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The Problem with “All Lives Matter”: Disrespect in the Wake of Death

My parents have sat me down for a lot of uncomfortable discussions over the years: talks about sex, rape, drugs, abuse. They have drilled me on the proper way to walk to my car at night, to keep my head and chest up and walk with a purpose, keys out, and check the windows to ensure that no one is waiting inside for me. To keep my pepper spray in my purse at all times. To order a new drink instead of picking up the one I had already put down in case anyone had spiked it. To always use a condom.

But there is one talk they have never given me: how to survive when confronted by a police officer. This discussion is the reality for black men and women across the country, as 122 black people have been killed by the police in 2016 alone, and names like Trayvon, Mike, Eric, Tamir, and now Alton become tragic examples. Seemingly insignificant actions–wearing a hoodie, selling CDs, playing with a toy gun (a TOY gun)–have become warning signs in the study of police brutality. Being pulled over for a traffic violation is now a symptom of death.

Photo courtesty of the author, with permission

As a white woman I will never be given this talk, nor will I experience these fears for myself. Because of my privilege (and remember, friends, having privilege does not make you a bad person) my parents have one fewer worry, and I will never be sat down on the living room couch and taught the survival tips of being pulled over or confronted by a police officer: keep your hands in plain sight, don’t make any sudden movements, respond politely. I have taken for granted all the times when I have talked with an officer and not wondered whether his or her body camera was turned on, all the times when I have walked past a parked cruiser at night and not worried about looking suspicious.

As a white woman I have never experienced the injustices, the grievances, and the horrors of police brutality, but I’ll be damned if I don’t lose my mind upon hearing “all lives matter.”
Now, don’t panic. All lives do, of course, matter, and it is not my place to determine whether one life has more value than another. I don’t hate cops, either; one of my closest loved ones is in the process of interviewing to join the police force, my old martial arts instructor was an officer, and I work closely with the law enforcement branch of the National Park Service at my current job.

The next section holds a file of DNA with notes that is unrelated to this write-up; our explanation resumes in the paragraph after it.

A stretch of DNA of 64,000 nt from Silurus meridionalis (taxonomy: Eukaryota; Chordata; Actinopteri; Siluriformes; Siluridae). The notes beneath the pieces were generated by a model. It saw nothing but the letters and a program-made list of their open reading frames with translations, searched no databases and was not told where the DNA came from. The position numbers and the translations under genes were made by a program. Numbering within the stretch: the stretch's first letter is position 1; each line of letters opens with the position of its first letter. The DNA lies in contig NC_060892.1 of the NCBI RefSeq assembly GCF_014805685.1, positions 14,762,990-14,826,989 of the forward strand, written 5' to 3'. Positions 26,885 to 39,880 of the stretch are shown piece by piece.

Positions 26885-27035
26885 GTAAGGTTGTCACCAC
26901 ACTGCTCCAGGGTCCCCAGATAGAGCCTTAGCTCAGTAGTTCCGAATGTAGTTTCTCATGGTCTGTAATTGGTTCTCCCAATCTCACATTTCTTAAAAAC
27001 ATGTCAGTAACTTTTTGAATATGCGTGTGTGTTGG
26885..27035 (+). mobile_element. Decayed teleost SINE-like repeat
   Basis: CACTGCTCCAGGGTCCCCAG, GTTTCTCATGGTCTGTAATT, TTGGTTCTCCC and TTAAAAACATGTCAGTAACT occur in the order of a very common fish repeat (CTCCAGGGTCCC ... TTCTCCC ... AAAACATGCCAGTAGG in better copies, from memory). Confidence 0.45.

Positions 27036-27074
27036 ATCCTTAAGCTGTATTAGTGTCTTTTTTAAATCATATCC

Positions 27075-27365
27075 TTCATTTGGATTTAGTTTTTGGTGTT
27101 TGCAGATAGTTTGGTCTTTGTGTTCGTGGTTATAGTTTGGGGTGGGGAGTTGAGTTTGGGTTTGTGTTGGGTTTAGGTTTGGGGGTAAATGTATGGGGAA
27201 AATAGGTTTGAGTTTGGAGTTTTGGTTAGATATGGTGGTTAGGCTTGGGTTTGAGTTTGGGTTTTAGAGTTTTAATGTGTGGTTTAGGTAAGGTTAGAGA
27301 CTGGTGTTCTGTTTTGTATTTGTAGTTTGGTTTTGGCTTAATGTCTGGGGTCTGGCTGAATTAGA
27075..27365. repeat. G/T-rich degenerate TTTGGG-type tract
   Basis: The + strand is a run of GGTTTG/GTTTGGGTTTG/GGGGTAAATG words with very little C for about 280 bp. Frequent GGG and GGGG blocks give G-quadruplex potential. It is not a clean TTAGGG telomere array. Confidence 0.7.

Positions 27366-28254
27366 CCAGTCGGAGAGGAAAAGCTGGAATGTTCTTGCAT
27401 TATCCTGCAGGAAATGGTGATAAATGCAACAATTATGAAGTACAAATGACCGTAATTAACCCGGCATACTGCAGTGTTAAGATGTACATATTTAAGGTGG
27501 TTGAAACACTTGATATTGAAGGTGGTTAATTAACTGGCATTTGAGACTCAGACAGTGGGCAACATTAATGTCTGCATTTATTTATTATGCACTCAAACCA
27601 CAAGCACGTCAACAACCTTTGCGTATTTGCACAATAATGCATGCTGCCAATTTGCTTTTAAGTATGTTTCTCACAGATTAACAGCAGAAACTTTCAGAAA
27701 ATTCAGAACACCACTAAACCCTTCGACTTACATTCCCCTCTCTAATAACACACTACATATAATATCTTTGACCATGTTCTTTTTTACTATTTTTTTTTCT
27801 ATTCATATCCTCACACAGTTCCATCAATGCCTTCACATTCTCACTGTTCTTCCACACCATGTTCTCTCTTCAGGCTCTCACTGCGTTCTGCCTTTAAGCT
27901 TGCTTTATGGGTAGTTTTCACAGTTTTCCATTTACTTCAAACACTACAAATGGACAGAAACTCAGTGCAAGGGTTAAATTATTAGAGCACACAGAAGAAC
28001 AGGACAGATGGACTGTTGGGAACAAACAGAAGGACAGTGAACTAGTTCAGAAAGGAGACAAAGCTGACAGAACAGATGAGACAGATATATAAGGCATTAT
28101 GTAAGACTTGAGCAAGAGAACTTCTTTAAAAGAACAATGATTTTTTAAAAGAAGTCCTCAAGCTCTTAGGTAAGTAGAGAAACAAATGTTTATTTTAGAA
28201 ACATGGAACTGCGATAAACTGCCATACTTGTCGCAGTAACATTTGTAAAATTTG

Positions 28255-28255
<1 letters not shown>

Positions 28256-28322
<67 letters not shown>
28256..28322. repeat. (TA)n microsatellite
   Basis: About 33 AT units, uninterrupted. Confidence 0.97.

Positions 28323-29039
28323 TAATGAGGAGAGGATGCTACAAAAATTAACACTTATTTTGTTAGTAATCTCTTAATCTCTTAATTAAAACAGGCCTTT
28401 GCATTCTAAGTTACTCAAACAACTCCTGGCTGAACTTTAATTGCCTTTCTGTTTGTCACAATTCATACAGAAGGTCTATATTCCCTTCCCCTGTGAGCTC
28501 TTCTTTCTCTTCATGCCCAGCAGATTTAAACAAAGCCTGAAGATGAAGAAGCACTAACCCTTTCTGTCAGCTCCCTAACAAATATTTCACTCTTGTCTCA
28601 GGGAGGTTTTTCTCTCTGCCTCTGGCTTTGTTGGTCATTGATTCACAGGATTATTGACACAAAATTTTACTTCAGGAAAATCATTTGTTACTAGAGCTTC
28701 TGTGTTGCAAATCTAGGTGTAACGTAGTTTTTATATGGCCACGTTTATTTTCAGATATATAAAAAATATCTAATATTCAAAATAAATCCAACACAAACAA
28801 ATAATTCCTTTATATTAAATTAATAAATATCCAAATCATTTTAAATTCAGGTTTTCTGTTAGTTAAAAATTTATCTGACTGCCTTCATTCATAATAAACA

However, the phrase “all lives matter” is in itself a blatant statement of mockery and disrespect, a testimony to ignorance surrounding the prevalence of the threat of police brutality that people of color face every day in this country. Black Lives Matter is a movement that was created in 2012 after the acquittal of Trayvon Martin’s murderer, George Zimmerman, and the hashtag #blacklivesmatter was meant to draw awareness for the lives taken by racially-motivated crime. In saying “black lives matter” one does not negate the value of other lives; one simply means to bring awareness to those that are at greater risk.
Photo credit blacklivesmatter.com

Thus, the problem with “all lives matter” is in the wording. While there is nothing wrong with showing your support for police officers, doing so by using the slogan of a movement created to raise awareness for the murder of people of color is not okay. It is a sign not only of ignorance toward the lives lost as a result of police brutality but of indifference. It is the ultimate disrespect you can pay to the memories, the families, and the causes of the black men and women who have been killed.


I must implore: please do not use the phrase “all lives matter”; speak out in a different way. I urge you to watch the video of Alton Sterling’s murder because, though it is disturbing and graphic, it needs to be seen and understood. Do your research, start conversation, share articles worth reading, and remember the privilege you have been given.

Use that privilege to initiate change.


English major with a writing concentration, Civil War era studies/Middle East and Islamic studies minor. I'm all about goats and feminism.
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